Ohio police warn meth users drug 'may be contaminated with the Zika Virus,' offer free testing

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An Ohio police department took to Facebook this week with a faux advisory for meth users about the Zika virus.

“WARNING: If you have recently purchased Meth in Preble, Montgomery, Darke or Butler Counties it may be contaminated with the Zika Virus,” the Gratis Police Department wrote.

They added, “Please bring it to the Gratis Police Department and we will test it for free. If you’re not comfortable coming into our office, please contact us and we’ll test your Meth in the privacy of your home.”

Gratis police later acknowledged that the drug is unable to host the virus.

"We're just trying to keep things lighthearted and humanize the police department with some jokes," Assistant Chief Dennis Blankenship told Fox 45. "We're not doing it to arrest 100 people that are going to bring in meth. Drug addiction is a serious issue and I pride myself in helping people when it comes to that."

Blankenship said the Facebook post, which has racked up more than 3,100 reactions and 800 comments as of Wednesday afternoon, wasn't intended to lead to arrests.

But that didn't stop people from questioning the department's motive.


“Isnt this entrapment?” a commenter asked.

“Do you really think we're being serious and expect people to show up? Come on now. And if they do why do you care? It's more drugs off the street right," police replied.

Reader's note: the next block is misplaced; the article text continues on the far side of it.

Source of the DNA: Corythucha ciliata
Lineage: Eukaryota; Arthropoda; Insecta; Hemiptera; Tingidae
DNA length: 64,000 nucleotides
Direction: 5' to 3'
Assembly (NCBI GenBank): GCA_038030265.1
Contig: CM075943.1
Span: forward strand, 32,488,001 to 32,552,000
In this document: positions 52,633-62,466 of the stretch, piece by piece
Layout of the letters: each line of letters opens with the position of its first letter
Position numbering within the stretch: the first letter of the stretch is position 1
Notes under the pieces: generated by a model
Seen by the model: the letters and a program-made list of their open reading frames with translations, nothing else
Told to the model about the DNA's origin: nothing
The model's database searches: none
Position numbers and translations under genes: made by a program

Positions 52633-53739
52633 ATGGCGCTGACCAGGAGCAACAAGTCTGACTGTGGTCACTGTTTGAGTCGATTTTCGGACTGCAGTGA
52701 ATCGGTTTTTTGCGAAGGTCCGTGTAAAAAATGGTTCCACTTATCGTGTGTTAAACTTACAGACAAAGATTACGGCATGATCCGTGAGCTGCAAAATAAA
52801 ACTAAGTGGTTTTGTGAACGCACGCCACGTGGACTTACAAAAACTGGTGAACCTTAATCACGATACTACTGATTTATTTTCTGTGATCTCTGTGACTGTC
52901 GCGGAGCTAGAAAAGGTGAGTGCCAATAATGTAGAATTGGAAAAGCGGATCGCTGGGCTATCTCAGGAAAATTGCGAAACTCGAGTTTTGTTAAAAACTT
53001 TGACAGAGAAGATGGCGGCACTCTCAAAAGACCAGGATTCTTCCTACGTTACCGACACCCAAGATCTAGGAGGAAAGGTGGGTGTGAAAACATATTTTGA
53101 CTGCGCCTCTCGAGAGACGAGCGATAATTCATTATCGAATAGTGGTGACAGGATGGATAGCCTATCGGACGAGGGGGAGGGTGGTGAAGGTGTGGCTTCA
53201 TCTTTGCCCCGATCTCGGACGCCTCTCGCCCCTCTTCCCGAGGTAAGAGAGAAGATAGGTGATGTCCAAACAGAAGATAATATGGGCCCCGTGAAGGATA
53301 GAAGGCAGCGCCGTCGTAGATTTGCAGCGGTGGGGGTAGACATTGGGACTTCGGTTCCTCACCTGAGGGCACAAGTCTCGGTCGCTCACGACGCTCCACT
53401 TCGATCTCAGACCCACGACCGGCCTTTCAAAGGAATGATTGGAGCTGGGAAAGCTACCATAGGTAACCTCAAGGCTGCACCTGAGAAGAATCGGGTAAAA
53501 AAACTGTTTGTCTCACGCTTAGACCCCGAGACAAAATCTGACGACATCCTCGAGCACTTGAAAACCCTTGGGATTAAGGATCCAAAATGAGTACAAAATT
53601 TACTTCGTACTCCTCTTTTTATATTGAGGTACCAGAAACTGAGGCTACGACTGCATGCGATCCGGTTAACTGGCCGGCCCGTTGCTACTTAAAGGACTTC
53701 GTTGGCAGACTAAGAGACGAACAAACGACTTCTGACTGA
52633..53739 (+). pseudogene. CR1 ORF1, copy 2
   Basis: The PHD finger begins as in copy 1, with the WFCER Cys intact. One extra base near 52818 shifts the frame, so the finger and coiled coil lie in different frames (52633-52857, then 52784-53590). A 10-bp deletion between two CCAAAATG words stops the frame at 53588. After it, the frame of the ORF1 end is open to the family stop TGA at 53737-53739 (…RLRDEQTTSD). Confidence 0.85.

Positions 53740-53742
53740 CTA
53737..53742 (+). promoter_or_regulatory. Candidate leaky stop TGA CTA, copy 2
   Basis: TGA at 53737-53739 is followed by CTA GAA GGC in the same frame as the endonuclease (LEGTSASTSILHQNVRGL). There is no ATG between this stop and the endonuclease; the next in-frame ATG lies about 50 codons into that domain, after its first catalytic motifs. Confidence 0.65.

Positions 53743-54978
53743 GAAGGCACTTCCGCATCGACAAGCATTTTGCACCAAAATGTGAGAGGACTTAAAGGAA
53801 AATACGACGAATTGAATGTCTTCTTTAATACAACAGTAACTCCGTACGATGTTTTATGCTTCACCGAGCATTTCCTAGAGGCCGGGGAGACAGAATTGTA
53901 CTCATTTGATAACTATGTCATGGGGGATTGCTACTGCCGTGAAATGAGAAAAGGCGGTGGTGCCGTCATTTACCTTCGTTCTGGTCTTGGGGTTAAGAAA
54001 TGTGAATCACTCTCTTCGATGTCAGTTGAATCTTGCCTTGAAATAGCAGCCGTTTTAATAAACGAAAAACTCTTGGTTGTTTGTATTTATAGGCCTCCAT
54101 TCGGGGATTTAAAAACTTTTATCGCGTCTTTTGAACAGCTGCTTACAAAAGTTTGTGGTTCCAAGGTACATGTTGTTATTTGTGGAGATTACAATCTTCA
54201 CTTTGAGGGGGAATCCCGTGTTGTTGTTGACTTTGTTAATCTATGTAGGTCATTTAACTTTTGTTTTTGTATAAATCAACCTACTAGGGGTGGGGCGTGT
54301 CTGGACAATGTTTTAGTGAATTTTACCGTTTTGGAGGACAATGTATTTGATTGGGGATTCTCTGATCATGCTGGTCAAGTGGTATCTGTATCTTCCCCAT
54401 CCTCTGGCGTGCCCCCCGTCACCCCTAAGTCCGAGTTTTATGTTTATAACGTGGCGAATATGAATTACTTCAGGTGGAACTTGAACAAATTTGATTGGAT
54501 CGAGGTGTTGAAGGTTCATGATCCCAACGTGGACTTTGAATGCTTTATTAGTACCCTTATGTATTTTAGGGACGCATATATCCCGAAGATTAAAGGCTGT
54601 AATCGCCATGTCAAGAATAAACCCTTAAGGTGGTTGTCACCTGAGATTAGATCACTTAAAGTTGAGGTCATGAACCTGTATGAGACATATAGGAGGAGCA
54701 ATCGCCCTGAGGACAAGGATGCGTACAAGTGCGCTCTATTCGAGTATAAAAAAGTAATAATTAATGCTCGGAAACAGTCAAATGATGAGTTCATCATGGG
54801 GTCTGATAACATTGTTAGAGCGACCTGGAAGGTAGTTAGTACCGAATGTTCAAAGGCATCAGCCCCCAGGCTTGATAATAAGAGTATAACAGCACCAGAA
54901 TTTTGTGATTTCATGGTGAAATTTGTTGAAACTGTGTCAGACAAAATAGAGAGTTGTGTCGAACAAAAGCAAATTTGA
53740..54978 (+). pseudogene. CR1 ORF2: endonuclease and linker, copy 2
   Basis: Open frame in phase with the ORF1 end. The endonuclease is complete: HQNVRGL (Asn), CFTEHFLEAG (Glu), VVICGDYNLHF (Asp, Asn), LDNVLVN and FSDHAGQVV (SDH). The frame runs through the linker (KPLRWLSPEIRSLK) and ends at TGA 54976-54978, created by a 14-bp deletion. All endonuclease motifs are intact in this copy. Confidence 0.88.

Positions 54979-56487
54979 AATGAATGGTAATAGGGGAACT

“I do not support or condone the use of this drug, and get that it’s a funny post. But wouldn’t this be considered entrapment. The police persuading you to do something you wouldn’t normally do in order to bust you?" another commenter said.

“No,” police said. “You have to be persistent in attempting to persuade the person to commit the crime they otherwise wouldn’t be committing. But if they are already in possession of Meth then they are not committing any crime that they wouldn't already be committing.”

Others had different takes on the situation.

“Should be going after the dealers that’s distributing it and furthering addiction. Or how about the ones bringing it in to the dealers ?”

“We are,” police replied. “Every single day.”

But at least one Facebook user suggested police in the area have a bigger problem that needs to be addressed.

“I don't live there, so I’m unaware of the meth problem. But after reading the posts, you’ve got a bigger problem on your hands. Seems those in your area suffer from a serious lack of humor," the user wrote.